United States District Court, E.D. Tennessee, Knoxville
JAMES M. FLINN, Petitioner,
DAVID A. SEXTON, Respondent.
a pro se prisoner's petition for a writ of habeas corpus
pursuant to 28 U.S.C. § 2254 [Docs. 1, 14,
Respondent filed answers thereto, as well as copies of the
state record [Docs. 17, 21, 27, 31-33]. Petitioner filed a
reply [Doc. 28]. After reviewing all of the relevant filings,
including the state court records, the Court finds that the
record establishes that Petitioner is not entitled habeas
relief. Accordingly, no evidentiary hearing is warranted,
see Rules Governing § 2254 Cases, Rule 8(a) and
Schirro v. Landrigan, 550 U.S. 465, 474 (2007),
Petitioner's § 2254 petition [Docs. 1, 14, 20] will
be DENIED, and this action will be
Anderson County jury found Petitioner guilty of one count of
first-degree murder. State v. Flinn, No.
E2009-00849-CCA-R3-CD, 2013 WL 6237253, at *1 (Dec. 3, 2013).
In his appeal of this conviction, Petitioner raised a number
of arguments, including the argument that his right to due
process was violated because the State failed to prove that
the offense was committed before the return of the indictment
as required by Tenn. Code Ann. § 39-11-201(a)(4) [Doc.
33-1 p. 58- 64]. The Tennessee Court of Criminal Appeals
(“TCCA”) found that the evidence sufficiently
established that the offense was committed before the return
of the indictment, however, and therefore affirmed
Petitioner's conviction. Id. at 49-50, 83.
indictment charging Petitioner with first-degree murder in
the underlying criminal proceedings states as follows:
THE GRAND JURORS FOR THE STATE OF TENNESSEE, duly elected,
impaneled, sworn, and charged to inquire in and for the body
of the County of Anderson in the state aforesaid, upon their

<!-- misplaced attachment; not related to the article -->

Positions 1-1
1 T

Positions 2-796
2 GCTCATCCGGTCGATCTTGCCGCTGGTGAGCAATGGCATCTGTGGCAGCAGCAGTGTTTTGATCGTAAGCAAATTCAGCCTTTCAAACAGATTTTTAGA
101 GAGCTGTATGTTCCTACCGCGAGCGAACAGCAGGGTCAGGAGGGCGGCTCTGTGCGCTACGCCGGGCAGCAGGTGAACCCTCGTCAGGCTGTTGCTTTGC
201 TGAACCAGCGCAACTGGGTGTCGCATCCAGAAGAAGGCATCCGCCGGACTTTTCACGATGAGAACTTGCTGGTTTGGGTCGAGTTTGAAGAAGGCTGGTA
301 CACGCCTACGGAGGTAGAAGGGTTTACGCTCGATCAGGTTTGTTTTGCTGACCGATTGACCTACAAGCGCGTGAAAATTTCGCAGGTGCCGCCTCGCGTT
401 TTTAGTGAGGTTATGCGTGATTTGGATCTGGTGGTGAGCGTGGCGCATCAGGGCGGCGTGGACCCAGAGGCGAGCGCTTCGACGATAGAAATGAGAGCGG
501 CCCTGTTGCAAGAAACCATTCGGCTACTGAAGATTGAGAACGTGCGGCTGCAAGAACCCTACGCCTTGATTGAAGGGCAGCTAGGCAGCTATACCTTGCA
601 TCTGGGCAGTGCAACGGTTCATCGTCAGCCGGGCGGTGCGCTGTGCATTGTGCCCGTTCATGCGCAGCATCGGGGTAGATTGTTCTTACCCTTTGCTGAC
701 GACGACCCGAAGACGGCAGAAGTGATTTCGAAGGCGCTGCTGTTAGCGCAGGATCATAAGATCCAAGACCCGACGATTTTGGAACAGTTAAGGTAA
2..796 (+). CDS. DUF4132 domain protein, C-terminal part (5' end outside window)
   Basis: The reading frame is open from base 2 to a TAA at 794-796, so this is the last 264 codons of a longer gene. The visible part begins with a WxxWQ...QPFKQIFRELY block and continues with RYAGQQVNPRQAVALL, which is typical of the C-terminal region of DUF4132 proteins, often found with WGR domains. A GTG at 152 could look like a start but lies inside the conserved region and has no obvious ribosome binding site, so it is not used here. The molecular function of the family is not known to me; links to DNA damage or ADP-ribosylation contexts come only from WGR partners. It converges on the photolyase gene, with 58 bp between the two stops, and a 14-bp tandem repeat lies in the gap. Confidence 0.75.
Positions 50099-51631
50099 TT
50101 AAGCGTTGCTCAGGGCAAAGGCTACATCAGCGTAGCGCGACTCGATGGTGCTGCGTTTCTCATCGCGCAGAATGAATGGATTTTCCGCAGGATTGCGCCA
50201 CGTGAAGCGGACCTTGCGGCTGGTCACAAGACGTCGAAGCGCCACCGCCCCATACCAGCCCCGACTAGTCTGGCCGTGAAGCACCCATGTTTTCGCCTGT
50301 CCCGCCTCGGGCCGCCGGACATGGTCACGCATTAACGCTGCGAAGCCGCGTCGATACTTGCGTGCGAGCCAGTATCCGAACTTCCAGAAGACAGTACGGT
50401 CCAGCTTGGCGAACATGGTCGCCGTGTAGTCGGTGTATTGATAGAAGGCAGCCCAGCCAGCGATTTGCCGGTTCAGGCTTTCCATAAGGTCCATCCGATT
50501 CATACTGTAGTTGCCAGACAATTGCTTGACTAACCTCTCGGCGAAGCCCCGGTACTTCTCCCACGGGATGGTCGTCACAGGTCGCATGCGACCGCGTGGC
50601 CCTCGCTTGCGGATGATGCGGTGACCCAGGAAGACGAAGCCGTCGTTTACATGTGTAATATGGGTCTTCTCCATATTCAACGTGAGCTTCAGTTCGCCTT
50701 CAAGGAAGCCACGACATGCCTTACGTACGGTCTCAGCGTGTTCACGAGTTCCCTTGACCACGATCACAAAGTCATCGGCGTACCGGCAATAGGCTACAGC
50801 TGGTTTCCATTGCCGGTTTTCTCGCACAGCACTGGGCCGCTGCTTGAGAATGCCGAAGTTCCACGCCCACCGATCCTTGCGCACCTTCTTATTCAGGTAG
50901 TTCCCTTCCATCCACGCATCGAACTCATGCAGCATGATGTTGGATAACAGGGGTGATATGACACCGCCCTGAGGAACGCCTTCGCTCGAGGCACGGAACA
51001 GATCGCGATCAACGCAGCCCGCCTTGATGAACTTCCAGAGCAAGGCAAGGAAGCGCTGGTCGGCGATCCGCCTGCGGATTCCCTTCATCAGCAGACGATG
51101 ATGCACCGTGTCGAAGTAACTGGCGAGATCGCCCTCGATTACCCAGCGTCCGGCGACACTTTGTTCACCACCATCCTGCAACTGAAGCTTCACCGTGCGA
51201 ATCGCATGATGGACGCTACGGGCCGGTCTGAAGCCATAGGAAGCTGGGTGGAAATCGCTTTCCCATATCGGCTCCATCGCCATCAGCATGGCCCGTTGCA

oath, present that
JAMES MICHAEL FLINN
heretofore, to wit, on or about July 21, 2005 before the
finding of this indictment, in the County aforesaid, did then
and there unlawfully, intentionally and with premeditation
kill Greig George Beggs, in violation of T.C.A. 39-13-202,
against the peace and dignity of the State of Tennessee.
[Doc. 32-23 p. 36]. The record establishes that this
indictment was read to the jury and was an exhibit to the
trial [Doc. 31-8 p. 4; Doc. 32-23 p. 36]. The record further
demonstrates that an investigator testified at
Petitioner's criminal trial about his investigation of
the Beggs murder and the evidence that came up therein,
stating in relevant part that he “focused his energy on
the information and evidence that [they] had and it
ultimately ended up in the indictment and arrest of
[Petitioner]” [Doc. 31-15 p. 51-52].
jury instructions in the underlying criminal proceedings
stated in relevant part that “[t]he indictment in this
case is the formal written accusation charging the defendant
with a crime. It is not evidence against the defendant and
does not create any inference of guilt . . . . statements,
arguments[, ] and remarks of counsel are intended to help you
in understanding the evidence and applying the law, but they
are not evidence. If any statements were made that you
believe are not supported by the evidence, you should
disregard them” [Doc. 32 p. 1-2].
Tennessee Criminal Court of Appeals (“TCCA”)
stated as follows in denying Petitioner relief for his claim
that his right to due process was violated because the State
failed to prove that the offense was committed before the
return of the indictment as required by Tenn. Code Ann.
The Defendant argues that his due process rights were